Trees have been used for phytoremediation and as biomonitors of air pollution. However, the mechanisms by which trees mitigate nanoparticle pollution in the environment are still unclear. We investigated whether two important tree species, European beech (Fagus sylvatica L.) and Scots pine (Pinus sylvestris L.), are able to take up and transport differently charged gold nanoparticles (Au-NPs) into their stem by comparing leaf-to-root and root-to-leaf pathways. Au-NPs were taken up by roots and leaves, and a small fraction was transported to the stem in both species. Au-NPs were transported from leaves to roots but not vice versa. Leaf Au uptake was higher in beech than in pine, probably because of the higher stomatal density and wood characteristics of beech. Confocal (3D) analysis confirmed the presence of Au-NPs in trichomes and leaf blade, about 20–30 μm below the leaf surface in beech. Most Au-NPs likely penetrated into the stomatal openings through diffusion of Au-NPs as suggested by the 3D XRF scanning analysis. However, trichomes were probably involved in the uptake and internal immobilization of NPs, besides their ability to retain them on the leaf surface. The surface charge of Au-NPs may have played a role in their adhesion and uptake, but not in their transport to different tree compartments. Stomatal conductance did not influence the uptake of Au-NPs. This is the first study that shows nanoparticle uptake and transport in beech and pine, contributing to a better understanding of the interactions of NPs with different tree species.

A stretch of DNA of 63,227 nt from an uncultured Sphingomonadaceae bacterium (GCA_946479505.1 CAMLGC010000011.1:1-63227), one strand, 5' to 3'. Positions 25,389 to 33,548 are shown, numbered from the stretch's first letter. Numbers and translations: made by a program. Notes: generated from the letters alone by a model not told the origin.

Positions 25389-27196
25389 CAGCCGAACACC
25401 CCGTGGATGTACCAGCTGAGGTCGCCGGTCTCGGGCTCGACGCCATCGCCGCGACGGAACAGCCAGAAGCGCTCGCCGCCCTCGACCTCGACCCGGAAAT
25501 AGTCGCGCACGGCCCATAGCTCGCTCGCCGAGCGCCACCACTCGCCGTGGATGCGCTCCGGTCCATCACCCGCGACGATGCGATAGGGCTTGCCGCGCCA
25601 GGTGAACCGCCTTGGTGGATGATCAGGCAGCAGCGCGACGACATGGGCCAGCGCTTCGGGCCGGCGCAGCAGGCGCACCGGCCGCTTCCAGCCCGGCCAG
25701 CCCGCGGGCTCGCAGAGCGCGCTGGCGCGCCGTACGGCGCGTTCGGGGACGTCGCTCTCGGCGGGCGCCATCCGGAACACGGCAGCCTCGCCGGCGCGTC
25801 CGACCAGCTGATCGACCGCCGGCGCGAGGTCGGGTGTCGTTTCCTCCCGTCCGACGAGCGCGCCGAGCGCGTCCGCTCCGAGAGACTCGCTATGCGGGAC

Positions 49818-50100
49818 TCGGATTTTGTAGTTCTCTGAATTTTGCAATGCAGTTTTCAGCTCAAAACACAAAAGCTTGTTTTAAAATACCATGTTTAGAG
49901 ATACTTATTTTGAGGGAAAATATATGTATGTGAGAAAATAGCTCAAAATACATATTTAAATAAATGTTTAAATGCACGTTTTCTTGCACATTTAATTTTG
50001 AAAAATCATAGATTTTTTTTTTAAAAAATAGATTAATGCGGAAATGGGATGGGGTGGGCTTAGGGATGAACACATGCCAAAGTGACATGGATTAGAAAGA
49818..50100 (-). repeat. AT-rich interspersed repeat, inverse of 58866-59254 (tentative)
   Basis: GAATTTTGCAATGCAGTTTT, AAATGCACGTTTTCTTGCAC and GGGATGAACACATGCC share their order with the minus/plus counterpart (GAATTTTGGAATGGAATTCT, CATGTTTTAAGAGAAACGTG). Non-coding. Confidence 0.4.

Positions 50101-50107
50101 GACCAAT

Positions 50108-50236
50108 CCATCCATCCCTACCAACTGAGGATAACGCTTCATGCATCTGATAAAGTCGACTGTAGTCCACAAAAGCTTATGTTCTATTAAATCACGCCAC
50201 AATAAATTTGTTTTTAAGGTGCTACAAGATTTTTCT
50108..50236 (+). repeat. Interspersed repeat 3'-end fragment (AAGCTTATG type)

Bou-Sarkis, A., Paul, E., Girbal-Neuhauser, E., Derlon, N., & Bessiere, Y. (2023). Detection of gel-forming polymers via calcium crosslinking, applied to the screening of extracellular polymeric substances extracted from biological aggregates. Gels, 9(2), 157 (14 pp.). doi:10.3390/gels9020157, Institutional Repository
The valorization of biological aggregates through the extraction of hydrogel-forming polymers can enhance the economics and sustainability of various processes in which bacteria are involved in organic waste transformation, such as wastewater treatment. Achieving these goals requires the development of a method capable of detecting the presence of gel-forming polymers in complex mixtures containing biopolymers that are most often unknown and uncharacterized. A miniaturized screening method capable of detecting gelation via ionic crosslinking using only 1 to 3 mg of the tested samples (commercial molecules or extracellular polymeric substances, EPSs) is proposed. The method consists of calculating a percentage of reactivity (%R) through UV-vis spectra and determining the percentage of gel volume (%Vg) formed after the addition of calcium. Both factors were combined to give a gelling factor (GF), and the test was applied to pure commercial molecules (BSA, DNA, alginate (ALV), and a mixture of them), allowing the classification of the following solutions according to their gel-forming capacity: GF(ALV) > GF(ALV+DNA) > GF(BSA+ALV+DNA) > GF(BSA+ALV) > GF(DNA) > GF(BSA+DNA) > GF(BSA). As a relevant tool for screening hydrogel-forming solutions, the method was applied to the EPS extracted from aerobic granular sludge. The EPS (0.5% w/v) had a GF of 0.16 ± 0.03, equivalent to approximately half of the GF of ALV (0.38 ± 0.02 at 0.5% w/v). The developed test pushes the limits of the existing gel-detection techniques because it allows for quicker, less consuming, and more informative gelation detection through the use of simple methods that do not require sophisticated equipment.